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Predictors and long-term patterns of medication adherence to glaucoma treatment in Denmark-an observational registry study of 30 100 Danish patients with glaucoma.

BACKGROUND: Self-treatment with glaucoma medication (eye drops) has been associated with adherence challenges. Poor adherence results in worse outcomes in terms of visual field loss.

OBJECTIVE: To investigate patterns in medication adherence among Danish patients with glaucoma in relation to selected predictors of adherence, long-term adherence patterns, and long-term societal economic consequences of poor adherence.

METHODS AND ANALYSIS: This register-based study included 30 100 glaucoma patients followed for 10 years between 2000 and 2018. Glaucoma was identified from the Danish national registers by diagnosis of Open Angle Glaucoma and/or by redeemed prescriptions of glaucoma medication. Logistic regression models were applied to estimate patient characteristics related to medical adherence. Diagnosis-related group fees were applied to estimate healthcare costs.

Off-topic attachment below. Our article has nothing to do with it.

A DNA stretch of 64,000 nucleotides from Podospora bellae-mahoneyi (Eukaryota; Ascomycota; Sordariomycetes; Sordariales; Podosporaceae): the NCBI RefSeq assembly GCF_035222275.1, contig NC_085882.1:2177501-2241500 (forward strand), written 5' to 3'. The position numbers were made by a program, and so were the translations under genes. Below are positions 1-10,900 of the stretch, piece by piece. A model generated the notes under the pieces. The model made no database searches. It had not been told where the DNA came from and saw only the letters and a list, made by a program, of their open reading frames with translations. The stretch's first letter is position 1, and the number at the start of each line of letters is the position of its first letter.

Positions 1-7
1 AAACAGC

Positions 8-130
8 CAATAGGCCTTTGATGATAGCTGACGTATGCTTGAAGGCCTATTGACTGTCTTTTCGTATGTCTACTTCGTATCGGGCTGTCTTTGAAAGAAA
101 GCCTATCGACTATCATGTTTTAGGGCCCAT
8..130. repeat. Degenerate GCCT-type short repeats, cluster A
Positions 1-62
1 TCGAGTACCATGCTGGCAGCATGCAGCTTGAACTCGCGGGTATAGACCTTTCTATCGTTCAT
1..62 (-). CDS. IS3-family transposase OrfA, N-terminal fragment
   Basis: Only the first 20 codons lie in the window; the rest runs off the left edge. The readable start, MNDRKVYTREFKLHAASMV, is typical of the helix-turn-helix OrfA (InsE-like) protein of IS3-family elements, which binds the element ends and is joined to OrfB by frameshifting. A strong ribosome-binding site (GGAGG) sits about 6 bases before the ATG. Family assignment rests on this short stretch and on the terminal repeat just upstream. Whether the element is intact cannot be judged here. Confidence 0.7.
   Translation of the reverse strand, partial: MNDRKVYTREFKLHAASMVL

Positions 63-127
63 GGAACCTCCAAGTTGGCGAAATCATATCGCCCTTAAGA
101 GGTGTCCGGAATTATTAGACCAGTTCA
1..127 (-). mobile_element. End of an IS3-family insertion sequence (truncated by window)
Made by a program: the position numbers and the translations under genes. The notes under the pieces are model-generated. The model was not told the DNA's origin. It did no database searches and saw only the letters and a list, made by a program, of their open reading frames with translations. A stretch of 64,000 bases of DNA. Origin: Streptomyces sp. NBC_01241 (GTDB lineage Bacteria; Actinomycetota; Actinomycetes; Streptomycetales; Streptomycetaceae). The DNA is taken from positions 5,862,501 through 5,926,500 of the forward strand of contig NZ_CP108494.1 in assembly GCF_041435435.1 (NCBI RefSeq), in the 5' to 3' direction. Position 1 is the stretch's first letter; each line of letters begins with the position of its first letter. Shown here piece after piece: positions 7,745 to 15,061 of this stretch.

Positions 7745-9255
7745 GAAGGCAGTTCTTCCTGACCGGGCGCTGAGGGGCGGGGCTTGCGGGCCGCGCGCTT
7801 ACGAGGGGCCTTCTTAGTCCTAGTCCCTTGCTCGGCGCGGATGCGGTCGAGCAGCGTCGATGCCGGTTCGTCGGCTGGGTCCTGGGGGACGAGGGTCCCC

RESULTS: High adherence in the first year(s) of treatment was less likely among men (ORfirst year : 0.78, 95% CI: 0.75 to 0.82), younger individuals and among those with a positive Charlson Comorbidity Index (CCI) score (ORfirst year/CCI≥3 : 0.71, 95% CI: 0.63 to 0.80). Adherence in the first year and in the first two years was associated with adherence in the fifth (ORfirst year : 4.55, 95% CI: 4.30 to 4.82/ORfirst two years : 6.47, 95% CI: 6.10 to 6.86) as with adherence in the 10th year with slightly lower estimates. Being medical adherent was related to higher costs related to glaucoma medication after 5 and 10 years comparing with poor adherence, whereas poor adherence was associated with a marked increase in long-term costs for hospital contacts.

CONCLUSION: Increasing age, female sex and low comorbidity score are correlated with better adherence to glaucoma treatment. Adherence in the first years of treatment may be a good predictor for future adherence. In the long term, patients with poor adherence are overall more expensive to society in terms of hospital contacts.

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